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A screen shot from a video shows Lauren Rojas' Hello Kitty rocket, tethered to a weather balloon, soaring above Earth. (Courtesy of Lauren Rojas)

ANTIOCH -- It's been a year since Lauren Rojas' Hello Kitty rocket soared to new heights, and brought a whirlwind of worldwide attention on the teen.

But much like the figurine that returned back to Earth after its trek into the stratosphere, life for the 13-year-old has also settled down.

Well, for the most part.

Lauren was invited by organizers of this weekend's Bay Area International Children's Film festival at Oakland's Chabot Space and Science Center to screen her popular YouTube video and answer questions about it after the viewing.

Lauren, an eighth-grader at Cornerstone Christian School, sent her Hello Kitty doll into near space in fall 2012 on a faux-rocket as part of a class science project. The weather balloon traveled 93,625 feet above the planet and was airborne for about 90 minutes.

Lauren Rojas, 13, of Antioch, talks during interview on upcoming events in her life at Cornerstone Christian School in Antioch, Calif., on Wednesday, Jan.
Lauren Rojas, 13, of Antioch, talks during interview on upcoming events in her life at Cornerstone Christian School in Antioch, Calif., on Wednesday, Jan. 22, 2013. Lauren became a YouTube sensation for her Hello Kitty rocket weather balloon experiment last year. (Dan Rosenstrauch/Bay Area News Group) (DAN ROSENSTRAUCH)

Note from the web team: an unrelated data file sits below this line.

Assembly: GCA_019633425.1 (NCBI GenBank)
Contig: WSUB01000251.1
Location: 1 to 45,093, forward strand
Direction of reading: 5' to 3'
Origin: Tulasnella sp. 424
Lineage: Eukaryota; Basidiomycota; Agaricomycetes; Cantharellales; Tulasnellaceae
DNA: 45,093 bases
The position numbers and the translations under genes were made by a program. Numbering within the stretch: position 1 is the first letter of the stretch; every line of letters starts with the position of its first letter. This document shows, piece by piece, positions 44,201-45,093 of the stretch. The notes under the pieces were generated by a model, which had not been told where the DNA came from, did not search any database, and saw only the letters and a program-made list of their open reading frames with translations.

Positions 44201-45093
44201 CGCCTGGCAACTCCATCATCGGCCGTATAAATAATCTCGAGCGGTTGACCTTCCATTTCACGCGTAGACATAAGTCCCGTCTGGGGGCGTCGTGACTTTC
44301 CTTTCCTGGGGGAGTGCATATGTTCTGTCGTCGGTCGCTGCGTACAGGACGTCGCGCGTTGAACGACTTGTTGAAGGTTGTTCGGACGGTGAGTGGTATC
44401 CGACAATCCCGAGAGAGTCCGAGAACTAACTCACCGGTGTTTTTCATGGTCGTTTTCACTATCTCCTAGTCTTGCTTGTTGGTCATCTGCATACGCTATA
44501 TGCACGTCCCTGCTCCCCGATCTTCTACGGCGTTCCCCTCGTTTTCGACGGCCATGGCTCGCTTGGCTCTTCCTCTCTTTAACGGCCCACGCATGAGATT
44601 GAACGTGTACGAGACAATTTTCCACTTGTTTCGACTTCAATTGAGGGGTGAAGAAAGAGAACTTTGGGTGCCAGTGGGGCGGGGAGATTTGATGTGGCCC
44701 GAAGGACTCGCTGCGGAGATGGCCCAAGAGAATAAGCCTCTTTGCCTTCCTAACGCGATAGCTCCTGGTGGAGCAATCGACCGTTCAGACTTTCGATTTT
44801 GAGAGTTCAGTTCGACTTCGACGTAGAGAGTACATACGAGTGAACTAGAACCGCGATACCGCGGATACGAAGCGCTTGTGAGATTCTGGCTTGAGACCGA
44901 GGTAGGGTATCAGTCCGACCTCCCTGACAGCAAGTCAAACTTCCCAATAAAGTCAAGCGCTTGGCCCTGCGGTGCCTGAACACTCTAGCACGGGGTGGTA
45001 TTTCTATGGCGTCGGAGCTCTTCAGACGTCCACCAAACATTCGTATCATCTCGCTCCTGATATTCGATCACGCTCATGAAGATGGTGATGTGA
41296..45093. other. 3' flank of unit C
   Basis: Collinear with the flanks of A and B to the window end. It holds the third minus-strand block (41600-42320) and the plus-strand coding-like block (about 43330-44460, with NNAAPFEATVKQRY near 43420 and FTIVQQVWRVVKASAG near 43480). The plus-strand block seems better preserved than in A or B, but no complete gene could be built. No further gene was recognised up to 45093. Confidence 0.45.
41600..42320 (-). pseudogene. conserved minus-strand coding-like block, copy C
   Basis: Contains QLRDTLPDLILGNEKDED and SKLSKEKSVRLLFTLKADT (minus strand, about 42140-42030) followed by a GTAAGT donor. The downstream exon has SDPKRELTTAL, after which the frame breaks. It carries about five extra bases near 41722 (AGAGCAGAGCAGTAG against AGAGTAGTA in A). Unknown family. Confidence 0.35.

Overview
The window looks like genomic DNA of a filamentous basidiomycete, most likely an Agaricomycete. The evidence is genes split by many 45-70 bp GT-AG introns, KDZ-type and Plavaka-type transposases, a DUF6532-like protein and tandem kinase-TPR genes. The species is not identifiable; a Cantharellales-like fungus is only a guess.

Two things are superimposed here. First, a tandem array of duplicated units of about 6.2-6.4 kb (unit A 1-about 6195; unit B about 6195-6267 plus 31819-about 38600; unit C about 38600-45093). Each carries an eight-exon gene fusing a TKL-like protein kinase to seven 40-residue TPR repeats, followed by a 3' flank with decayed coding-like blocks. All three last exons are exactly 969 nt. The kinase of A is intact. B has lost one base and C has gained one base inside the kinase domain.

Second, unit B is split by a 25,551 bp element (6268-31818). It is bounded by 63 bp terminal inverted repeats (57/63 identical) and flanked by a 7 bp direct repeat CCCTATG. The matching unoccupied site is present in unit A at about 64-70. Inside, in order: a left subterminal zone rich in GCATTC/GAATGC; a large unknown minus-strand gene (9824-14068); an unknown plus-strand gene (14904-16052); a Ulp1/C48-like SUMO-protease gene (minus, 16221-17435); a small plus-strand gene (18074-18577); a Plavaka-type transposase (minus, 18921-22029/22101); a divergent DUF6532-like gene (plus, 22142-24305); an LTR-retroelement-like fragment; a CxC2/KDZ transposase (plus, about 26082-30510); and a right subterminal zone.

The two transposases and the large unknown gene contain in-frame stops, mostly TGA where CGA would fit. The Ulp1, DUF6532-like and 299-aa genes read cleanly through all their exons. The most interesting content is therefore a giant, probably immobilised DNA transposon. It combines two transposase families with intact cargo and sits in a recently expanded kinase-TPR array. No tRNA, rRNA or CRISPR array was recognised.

A video of Hello Kitty's journey became an instant smash on YouTube when it was posted a year ago today -- garnering more than 978,000 views. With the Fun. song "We Are Young" playing as a backdrop, the video shows the rocket's flight from different camera angles, the weather balloon bursting and Hello Kitty's fall back to Earth.

Lauren's Hello Kitty video is one of nine short films that will be shown at 10 a.m. Sunday.

"When they asked me, I said yes right away. I was so excited," said Lauren, flashing a braces-covered smile. "I had always wanted to be part of a film festival, but it was always 'I wish I had a video.'"


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Jim Capobianco, the festival's co-founder, said they asked Lauren to take part after one of the entrants, Ron Fugelseth, of Aptos, mentioned that Lauren's video is similar to one where he sent his 4-year-old son Stanley's toy train to space on a weather balloon.

"We felt it would be great to show this work a father and son did and show the work that a girl did with her father, back to back," Capobianco said. "It's not just something that's boys and their dads."

"We are thrilled to be able to showcase Lauren's creativity and passion for space travel. Her participation will help inspire other kids in science," adds Melissa Russo, Chabot's director of institutional advancement.

The Rojas' project started in fall 2012 when a Citibank television commercial showing three men using reward points for a weather balloon piqued Lauren's interest.